The U.S. Court of Appeals for the Seventh Circuit ruled in Scottsdale Insurance Company v. Columbia Insurance Group, Inc., No. 19-3315 (7th Cir. Aug. 26 2020) (Illinois law), that the United States District Court for the Northern District of Illinois did not err in ruling that Scottsdale Insurance, as the liability insurer of a building owner, could shift the obligation to defend its insured from a personal injury lawsuit brought by an injured construction worker to the employer’s insurer.
While performing HVAC work at a construction site in Chicago, Eduardo Guzman fell approximately 22 feet through an unguarded opening, sustaining serious injuries. TDH Mechanical employed Guzman. Guzman sued Rockwell Properties (the owner), Prairie Management & Development (the manager) and others in state court. Prairie and Rockwell contracted with TDH to provide HVAC services at the property. The TDH contract required that Prairie and Rockwell be made an additional insured and that TDH assumed responsibility for any and all damages or injury to persons growing out of the work.
TDH bought an insurance policy from Columbia Insurance Group. The Columbia policy included an endorsement adding as additional insureds any person or organization for whom the named insured is performing operations if there is an agreement in writing in a contract or agreement that such person or organization be added as an additional insured on the policy. The person or organization is an additional insured only with respect to liability arising out of TDH’s ongoing operations performed for that insured.
The plaintiff filed a lawsuit against several defendants (including Prairie and Rockwell), but not TDH, and several defendants in the underlying suit (including Prairie and Rockwell) filed third-party complaints against TDH for contribution, alleging TDH negligently failed to train its employees on multiple issues, failed to enforce its own safety rules and failed to provide adequate safeguards to prevent the injury. Scottsdale insured Rockwell. Scottsdale defended Rockwell and Prairie in the underlying suit. Columbia, however, refused to defend both Rockwell and Prairie and Scottsdale sued Columbia seeking a declaration that Columbia owed a duty to defend and indemnify. The district court entered judgment on the pleadings declaring that Columbia owed a duty to defend Prairie and Rockwell, ordering Columbia to pay Scottsdale over $50,000 for defense costs through August 2019, and leaving the issue of indemnity for another day.
On appeal to the Seventh Circuit, the court found that despite Columbia’s assertion that the accident had not arisen out of its named insured’s (TDH’s) ongoing operations for the building owner, Columbia owed a defense due to the possibility that the employee’s accident arose at least partially out of the insured’s ongoing operations at the site. The court found the “arising out of” limitation in the Columbia policy did not eliminate Columbia’s duty to defend in the underlying suit, stating “Prairie’s and Rockwell’s liability for the fall potentially (and that is enough) arises in part (and that is enough) out of TDH’s then-ongoing operations performed for Prairie and Rockwell, TDH’s work on the project. We agree with the district court that the mere fact that Guzman did not bring a negligence claim against TDH does not mean Prairie and Rockwell cannot be liable to Guzman based on and arising out of TDH’s then-on-going operations performed for them.”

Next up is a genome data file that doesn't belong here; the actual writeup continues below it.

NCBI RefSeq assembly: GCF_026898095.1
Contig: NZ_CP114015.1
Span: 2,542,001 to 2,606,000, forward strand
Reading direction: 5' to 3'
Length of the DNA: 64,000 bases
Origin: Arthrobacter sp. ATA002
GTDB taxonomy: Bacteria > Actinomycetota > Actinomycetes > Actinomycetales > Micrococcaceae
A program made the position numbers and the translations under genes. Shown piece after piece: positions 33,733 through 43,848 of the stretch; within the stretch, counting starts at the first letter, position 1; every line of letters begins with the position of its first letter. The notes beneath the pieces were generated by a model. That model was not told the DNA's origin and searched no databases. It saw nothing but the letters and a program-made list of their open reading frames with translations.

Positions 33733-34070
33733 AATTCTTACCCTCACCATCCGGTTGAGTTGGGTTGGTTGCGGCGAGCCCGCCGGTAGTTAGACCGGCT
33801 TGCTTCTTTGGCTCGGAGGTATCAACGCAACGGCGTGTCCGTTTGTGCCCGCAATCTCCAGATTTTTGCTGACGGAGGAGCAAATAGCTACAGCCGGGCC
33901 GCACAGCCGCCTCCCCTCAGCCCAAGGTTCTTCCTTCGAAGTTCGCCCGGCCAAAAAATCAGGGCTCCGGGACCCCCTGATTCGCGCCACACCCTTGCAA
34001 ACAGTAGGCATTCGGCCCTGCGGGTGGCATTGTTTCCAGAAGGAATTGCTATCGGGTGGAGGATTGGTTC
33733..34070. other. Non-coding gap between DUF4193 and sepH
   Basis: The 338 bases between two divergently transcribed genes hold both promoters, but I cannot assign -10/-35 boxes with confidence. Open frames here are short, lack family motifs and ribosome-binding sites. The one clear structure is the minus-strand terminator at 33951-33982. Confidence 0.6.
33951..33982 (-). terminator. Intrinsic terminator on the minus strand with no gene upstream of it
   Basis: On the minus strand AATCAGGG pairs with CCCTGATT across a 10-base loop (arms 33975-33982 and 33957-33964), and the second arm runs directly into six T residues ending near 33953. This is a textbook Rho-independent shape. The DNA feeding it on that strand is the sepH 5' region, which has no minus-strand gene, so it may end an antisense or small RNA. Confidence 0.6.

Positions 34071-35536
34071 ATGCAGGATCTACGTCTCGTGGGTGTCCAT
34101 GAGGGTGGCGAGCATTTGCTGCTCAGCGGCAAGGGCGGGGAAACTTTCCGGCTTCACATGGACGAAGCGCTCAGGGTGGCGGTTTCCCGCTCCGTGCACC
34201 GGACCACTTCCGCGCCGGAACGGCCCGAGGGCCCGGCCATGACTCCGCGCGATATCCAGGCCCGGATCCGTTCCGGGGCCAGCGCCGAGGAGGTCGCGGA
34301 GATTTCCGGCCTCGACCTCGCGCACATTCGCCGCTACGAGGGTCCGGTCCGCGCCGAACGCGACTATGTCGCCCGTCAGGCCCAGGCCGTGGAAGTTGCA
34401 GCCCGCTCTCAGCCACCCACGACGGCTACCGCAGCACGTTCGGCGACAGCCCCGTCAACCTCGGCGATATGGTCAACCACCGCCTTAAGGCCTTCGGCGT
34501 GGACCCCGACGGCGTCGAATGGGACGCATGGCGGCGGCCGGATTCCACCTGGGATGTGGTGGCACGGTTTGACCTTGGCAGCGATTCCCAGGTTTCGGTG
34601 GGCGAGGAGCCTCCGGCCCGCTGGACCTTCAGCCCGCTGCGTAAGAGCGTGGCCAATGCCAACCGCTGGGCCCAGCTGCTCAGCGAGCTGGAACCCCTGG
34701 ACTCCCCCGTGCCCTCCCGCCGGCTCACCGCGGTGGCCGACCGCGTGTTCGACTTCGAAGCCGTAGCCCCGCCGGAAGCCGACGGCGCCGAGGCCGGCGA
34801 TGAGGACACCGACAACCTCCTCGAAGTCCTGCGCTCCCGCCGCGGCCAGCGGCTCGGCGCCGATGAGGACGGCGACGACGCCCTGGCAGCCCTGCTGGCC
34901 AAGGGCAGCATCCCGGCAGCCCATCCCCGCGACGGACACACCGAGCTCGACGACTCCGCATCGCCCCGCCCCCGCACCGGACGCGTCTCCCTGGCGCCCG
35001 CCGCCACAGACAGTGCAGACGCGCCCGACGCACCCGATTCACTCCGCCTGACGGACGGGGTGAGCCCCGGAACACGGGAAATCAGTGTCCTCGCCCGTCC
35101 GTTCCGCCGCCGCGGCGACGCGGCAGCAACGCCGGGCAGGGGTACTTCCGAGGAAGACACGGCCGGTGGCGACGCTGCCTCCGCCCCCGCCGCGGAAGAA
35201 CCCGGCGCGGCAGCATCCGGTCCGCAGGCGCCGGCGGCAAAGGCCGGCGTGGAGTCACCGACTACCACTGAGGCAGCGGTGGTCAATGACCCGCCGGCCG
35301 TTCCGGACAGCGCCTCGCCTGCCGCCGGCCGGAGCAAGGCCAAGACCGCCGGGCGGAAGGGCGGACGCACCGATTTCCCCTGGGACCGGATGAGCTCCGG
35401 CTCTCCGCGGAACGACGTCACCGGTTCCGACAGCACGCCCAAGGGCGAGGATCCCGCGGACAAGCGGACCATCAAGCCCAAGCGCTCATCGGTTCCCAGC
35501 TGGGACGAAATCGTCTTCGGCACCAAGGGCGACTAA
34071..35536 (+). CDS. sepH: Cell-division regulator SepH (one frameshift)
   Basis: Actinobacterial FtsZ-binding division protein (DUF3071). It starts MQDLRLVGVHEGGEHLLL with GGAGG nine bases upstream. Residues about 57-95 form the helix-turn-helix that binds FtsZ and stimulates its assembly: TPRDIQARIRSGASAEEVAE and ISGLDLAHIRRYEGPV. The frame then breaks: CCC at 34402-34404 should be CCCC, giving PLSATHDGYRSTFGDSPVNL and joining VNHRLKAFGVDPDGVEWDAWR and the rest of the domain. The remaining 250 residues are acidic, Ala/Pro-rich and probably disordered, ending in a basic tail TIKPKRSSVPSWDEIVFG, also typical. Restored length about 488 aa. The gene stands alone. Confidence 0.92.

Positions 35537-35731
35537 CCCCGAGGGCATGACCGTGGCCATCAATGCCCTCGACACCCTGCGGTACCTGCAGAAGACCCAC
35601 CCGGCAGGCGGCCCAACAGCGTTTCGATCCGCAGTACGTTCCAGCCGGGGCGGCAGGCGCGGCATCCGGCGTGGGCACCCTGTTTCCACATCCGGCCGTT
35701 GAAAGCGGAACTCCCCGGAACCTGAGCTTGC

The court rejected Columbia’s argument that the fact that the worker had not sued his employer for negligence was controlling and pointed instead to third-party complaints that other defendants had filed alleging that the employer was to blame. The court noted that when analyzing the duty to defend, it does not matter if TDH itself is actually ultimately liable. It did not matter that the underlying suit does not name TDH as a defendant, nor did it mention it. Because it was not clear from the face of the underlying complaint that the allegations failed to state facts bringing the case within, or potentially within, the policy’s coverage, the Court found Columbia could not refuse to defend. In addition, the Court rejected Columbia’s argument that it could not consider third-party complaints by the rule against determining an issue critical to the underlying lawsuit. The third-party complaints at issue were not filed by a party seeking coverage.
Insurers should remain mindful of co-insurer’s attempt to disclaim a defense obligation based upon the “arising out of” limitation in an additional insured endorsement. As noted by the Seventh Circuit, the failure to name the insured who performed operations for the additional insured is not determinative. Based on the allegations of the complaint and third-party complaints filed by other parties not seeking coverage, if there is a potential that the additional insured’s liability arises, in part, from the named insured’s operations, a duty to defend may be owed.